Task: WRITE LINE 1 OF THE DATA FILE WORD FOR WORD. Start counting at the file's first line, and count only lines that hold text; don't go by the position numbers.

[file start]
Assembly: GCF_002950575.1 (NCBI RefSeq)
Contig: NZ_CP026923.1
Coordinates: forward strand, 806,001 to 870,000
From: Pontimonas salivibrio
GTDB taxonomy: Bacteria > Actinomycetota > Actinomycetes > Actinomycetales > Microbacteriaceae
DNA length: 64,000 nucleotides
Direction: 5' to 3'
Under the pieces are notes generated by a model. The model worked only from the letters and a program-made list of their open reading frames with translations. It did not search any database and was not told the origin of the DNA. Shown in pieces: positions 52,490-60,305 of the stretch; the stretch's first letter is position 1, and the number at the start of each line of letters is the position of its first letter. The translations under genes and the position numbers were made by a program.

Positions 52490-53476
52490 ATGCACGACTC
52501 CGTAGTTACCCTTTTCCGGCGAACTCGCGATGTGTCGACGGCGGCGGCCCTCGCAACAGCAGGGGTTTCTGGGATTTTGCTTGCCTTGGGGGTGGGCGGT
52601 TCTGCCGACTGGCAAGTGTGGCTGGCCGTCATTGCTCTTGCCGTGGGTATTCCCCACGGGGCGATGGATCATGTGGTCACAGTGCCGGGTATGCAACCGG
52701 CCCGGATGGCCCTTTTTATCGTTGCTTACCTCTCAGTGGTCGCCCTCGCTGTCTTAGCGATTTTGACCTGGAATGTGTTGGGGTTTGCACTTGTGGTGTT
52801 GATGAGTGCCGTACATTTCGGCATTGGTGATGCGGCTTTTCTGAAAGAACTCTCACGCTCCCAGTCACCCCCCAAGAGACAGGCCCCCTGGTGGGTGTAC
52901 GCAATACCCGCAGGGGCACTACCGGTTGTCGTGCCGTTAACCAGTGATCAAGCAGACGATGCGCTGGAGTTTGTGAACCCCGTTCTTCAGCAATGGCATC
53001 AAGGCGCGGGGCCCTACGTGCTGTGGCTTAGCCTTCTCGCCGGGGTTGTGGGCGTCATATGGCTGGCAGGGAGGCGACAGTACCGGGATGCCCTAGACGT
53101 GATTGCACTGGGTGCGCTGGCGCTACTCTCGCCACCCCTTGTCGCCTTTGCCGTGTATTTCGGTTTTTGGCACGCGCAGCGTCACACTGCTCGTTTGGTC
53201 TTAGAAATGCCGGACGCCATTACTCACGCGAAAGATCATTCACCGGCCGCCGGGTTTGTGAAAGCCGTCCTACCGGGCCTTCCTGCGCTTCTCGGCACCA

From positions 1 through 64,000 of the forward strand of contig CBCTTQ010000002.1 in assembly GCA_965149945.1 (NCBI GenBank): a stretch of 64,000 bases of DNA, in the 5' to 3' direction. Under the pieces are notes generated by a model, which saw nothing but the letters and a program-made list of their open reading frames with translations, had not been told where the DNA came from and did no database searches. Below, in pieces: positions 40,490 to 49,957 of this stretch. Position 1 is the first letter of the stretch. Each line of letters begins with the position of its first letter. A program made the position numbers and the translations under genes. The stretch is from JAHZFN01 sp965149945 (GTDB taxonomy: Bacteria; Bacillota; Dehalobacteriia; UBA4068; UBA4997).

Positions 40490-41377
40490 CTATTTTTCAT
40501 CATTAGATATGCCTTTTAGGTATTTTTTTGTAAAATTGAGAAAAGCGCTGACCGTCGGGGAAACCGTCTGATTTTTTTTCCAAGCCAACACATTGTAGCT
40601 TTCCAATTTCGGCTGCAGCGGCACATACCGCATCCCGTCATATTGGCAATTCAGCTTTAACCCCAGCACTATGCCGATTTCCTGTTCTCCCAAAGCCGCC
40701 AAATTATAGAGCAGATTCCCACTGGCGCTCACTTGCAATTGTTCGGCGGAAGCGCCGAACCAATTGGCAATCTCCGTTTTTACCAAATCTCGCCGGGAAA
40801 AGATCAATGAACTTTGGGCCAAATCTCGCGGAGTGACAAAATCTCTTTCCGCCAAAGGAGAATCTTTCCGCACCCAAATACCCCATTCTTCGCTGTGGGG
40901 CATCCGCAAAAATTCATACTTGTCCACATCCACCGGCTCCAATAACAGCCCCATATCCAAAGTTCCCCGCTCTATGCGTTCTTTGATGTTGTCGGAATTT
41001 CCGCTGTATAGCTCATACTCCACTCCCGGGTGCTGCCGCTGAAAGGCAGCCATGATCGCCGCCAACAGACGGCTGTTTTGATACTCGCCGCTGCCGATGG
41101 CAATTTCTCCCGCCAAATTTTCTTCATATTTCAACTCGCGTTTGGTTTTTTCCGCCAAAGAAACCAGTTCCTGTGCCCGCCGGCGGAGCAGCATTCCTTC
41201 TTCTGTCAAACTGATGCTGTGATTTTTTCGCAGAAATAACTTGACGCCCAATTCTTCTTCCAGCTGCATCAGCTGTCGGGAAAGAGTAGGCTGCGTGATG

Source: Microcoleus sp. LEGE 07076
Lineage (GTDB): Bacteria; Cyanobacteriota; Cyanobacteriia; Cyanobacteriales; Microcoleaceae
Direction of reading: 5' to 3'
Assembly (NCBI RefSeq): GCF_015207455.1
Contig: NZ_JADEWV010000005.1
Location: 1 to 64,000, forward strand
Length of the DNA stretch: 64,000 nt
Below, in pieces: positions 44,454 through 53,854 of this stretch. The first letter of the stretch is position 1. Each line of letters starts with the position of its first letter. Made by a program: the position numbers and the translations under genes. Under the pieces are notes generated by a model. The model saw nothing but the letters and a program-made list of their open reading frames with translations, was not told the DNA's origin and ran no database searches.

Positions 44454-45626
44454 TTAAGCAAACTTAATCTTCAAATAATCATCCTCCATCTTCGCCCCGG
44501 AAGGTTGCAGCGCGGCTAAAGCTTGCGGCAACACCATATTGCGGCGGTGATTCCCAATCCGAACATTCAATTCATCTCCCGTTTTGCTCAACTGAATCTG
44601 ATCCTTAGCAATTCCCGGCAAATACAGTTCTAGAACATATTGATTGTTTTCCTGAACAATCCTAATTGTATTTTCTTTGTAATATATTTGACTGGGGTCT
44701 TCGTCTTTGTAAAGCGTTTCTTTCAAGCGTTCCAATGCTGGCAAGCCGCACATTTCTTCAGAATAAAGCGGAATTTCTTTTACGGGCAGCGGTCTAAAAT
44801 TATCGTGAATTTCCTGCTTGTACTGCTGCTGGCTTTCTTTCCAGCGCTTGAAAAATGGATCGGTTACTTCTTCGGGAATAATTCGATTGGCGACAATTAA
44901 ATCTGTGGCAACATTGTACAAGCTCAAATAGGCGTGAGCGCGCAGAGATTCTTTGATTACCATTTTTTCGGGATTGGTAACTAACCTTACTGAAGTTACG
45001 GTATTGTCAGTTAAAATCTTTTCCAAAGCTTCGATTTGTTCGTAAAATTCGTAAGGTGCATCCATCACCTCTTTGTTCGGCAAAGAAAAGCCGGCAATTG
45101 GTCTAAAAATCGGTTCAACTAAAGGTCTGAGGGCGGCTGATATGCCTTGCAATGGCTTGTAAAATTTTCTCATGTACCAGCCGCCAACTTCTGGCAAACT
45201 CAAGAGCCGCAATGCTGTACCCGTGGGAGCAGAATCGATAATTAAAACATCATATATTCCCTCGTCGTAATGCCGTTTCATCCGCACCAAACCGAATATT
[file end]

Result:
Assembly: GCF_002950575.1 (NCBI RefSeq)